Wednesday, July 1, 2015

Bodleian Library

      On Tuesday, June 30, 2015 we boarded a coach (bus) to Oxford, England. We left pretty early in the morning, but we hit morning traffic. Once we made it there we went to the Bodleian Library on Oxford University's campus. However, despite the traffic we made it there earlier than our tour was scheduled so we had some time to kill. Some of us decided to go to the cafe in the University Church of St Mary the Virgin, called The Vaults and Garden. While I was there I had a scone with clotted cream and jam and a cafè latte. Both were delicious. Once it got closer to our tour time we decided to head back towards the Bodleian Library. When we got situated we were split into two groups so that we could all have a chance to see and hear the tour guide.  

       My group's tour guide was a man who is very enthusiastic about being a tour guide. He is currently in his first year of being a tour guide and has lived in Oxford for more than 10 years. He has three degrees, but none of them are from Oxford University. He started the tour off by telling us some information about the University like: there are 22,000 fee paying students, there are 10,000 support staff and professors, there are 38 colleges within Oxford University that are self-governing, women were not accepted until 1878 and were not granted degrees until the 1920s, and that each college has its own library.  

     Between the years 1423-1488 the Divinity school was built. It took 65 years to build because funds for the building would come and go. The eastern end of the school was used as the infirmary at Hogwarts from Harry Potter. Next is the Convocation House. It was built between 1634-1636 as an extension to the Divinity school and was available for use in 1640. This building is used by the professor of poetry and chancellor to make decisions and vote. The lectern in front of the throne where the chancellor or professor of poetry sits is hinged at the bottom so that it can move backwards so that they could sit down and get out of the throne so that they did not have to squeeze out. Also, there are two sundials in the windows so that the person in charge can keep track of time.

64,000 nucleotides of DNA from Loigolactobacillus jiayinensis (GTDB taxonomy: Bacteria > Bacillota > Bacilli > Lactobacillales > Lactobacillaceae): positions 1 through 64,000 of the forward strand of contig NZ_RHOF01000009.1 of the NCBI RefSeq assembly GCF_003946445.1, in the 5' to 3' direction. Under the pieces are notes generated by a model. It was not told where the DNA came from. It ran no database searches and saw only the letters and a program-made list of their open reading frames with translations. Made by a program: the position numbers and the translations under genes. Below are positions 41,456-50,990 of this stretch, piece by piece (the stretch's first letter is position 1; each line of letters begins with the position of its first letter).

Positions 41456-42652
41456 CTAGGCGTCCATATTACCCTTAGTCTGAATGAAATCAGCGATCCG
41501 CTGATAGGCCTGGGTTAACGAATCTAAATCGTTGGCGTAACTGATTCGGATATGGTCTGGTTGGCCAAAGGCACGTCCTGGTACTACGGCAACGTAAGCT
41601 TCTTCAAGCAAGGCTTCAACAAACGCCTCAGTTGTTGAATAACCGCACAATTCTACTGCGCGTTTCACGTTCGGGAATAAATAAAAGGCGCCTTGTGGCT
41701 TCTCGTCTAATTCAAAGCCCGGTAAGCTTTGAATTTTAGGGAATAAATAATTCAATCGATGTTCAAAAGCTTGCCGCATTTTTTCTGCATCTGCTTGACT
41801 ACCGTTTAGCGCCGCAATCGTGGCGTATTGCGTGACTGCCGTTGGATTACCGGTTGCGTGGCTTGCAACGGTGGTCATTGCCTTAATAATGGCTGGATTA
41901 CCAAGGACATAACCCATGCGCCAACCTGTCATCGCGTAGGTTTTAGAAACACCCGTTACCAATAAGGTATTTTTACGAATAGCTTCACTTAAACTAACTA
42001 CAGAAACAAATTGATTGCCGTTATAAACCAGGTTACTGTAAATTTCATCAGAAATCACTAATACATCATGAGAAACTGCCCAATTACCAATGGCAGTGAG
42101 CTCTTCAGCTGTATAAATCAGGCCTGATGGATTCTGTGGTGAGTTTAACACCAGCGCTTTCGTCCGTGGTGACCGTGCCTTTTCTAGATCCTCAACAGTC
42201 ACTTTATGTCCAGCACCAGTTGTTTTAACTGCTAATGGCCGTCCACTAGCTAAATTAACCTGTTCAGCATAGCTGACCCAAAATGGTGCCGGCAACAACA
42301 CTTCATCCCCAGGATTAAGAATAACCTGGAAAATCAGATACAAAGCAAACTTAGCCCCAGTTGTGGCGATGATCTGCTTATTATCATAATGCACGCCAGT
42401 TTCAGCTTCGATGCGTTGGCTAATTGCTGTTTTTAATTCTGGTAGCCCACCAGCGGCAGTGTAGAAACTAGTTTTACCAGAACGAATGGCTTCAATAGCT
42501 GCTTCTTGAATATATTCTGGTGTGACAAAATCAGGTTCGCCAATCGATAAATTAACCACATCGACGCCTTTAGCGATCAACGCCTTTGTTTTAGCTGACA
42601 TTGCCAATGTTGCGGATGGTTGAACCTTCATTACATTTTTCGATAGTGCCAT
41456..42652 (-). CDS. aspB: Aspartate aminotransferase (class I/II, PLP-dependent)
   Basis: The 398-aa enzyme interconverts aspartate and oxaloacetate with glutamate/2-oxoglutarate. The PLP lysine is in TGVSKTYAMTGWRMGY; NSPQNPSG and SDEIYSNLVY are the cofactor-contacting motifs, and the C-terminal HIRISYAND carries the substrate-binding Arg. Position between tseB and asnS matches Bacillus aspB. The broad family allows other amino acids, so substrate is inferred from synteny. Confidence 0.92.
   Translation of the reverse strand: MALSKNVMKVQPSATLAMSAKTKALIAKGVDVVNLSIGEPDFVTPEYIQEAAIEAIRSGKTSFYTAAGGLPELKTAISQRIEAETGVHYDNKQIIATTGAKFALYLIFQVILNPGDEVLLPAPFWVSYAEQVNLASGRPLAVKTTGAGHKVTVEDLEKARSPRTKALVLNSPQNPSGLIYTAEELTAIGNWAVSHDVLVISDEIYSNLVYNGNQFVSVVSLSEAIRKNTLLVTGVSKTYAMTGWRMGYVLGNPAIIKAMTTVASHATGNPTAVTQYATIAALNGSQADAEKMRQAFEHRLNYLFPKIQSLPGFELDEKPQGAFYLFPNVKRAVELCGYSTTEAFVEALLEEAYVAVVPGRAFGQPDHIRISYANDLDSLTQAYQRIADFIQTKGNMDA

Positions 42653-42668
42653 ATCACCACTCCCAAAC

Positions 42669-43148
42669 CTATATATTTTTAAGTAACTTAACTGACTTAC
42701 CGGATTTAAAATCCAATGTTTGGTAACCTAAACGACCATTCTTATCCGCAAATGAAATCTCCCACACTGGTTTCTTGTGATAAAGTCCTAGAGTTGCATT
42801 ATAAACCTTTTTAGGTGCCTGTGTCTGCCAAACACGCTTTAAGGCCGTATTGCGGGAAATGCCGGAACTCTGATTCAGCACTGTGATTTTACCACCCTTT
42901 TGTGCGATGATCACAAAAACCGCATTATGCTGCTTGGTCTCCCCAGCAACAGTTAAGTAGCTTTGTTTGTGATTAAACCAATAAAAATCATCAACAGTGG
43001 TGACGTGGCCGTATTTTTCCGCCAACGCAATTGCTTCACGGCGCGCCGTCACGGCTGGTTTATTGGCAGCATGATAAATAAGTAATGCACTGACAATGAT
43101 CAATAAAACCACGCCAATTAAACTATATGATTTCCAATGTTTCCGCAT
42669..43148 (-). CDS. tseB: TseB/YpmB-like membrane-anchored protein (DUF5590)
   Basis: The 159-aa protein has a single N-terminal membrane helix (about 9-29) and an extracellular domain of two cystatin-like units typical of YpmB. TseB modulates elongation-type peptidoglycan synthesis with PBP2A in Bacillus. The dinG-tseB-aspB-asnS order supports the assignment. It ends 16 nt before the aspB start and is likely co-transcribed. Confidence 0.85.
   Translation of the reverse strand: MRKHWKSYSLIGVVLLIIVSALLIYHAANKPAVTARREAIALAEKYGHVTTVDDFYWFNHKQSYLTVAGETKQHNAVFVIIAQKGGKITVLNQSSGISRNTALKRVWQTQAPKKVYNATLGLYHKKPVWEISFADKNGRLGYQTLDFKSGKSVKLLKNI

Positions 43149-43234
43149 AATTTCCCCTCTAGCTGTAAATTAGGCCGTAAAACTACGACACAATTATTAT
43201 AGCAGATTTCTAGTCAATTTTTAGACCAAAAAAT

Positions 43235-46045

Next is Chancellor's Court. This room was used for legal purposes at the school for benefit of the student. At the that time, students were young males between the ages of 14-18 when their voices started to crack from maturing. However, in the 1960s they gave up their power to discipline in a court setting. But before it was closed Oscar Wilde was summoned back to the court for a hearing in the late 1800s about debts that he had not re-payed yet. Then there is Art's End. This is a 2 story extension that was built between 1610-1612. It has a wooden ceiling with the university's coat of arms in all of the tiles, but it looked like all of the tiles had different boarders. There are floor to ceiling shelves on both stories with the smaller book so no the top floor and the larger books on the first floor chained to the bookshelves. However the books are not chained still. 

(Lectern that moves)

     The floor above the Divinity School is called the Duke Humphrey's Library because of his donation of books to the library after his death. Unfortunately, about 100 years after it opened it closed and was cleared out of all the book so because of printing and the reformation. 280 books were disposed of because of religious differences out of a total between 500-600. The Bodleian has 5 of the remaining books.

     Thankfully, Thomas Bodley retired to Oxford, England. He spent his own money refurbishing the library. It took four years to do and it reopened in 1602 with 2,500 volumes. He designed the connecting buildings to help with student life at Oxford. He also, made a deal with a printing company out of London to get one copy of every book that it prints for free. This offer still stand still today and the Bodleian does reject some of the books that are offered to them. In 1912, 2 underground storage facilities were built, and another building was built in the 1930s. They currently have one off site storage facility in Swindon that is 150 miles full of storage. The library needs 3 miles of storage every year. 
     What I liked most about the tour was seeing the library.  It was very interesting to see how the books used to be chained up.  For more information about the library go to

Till next time!

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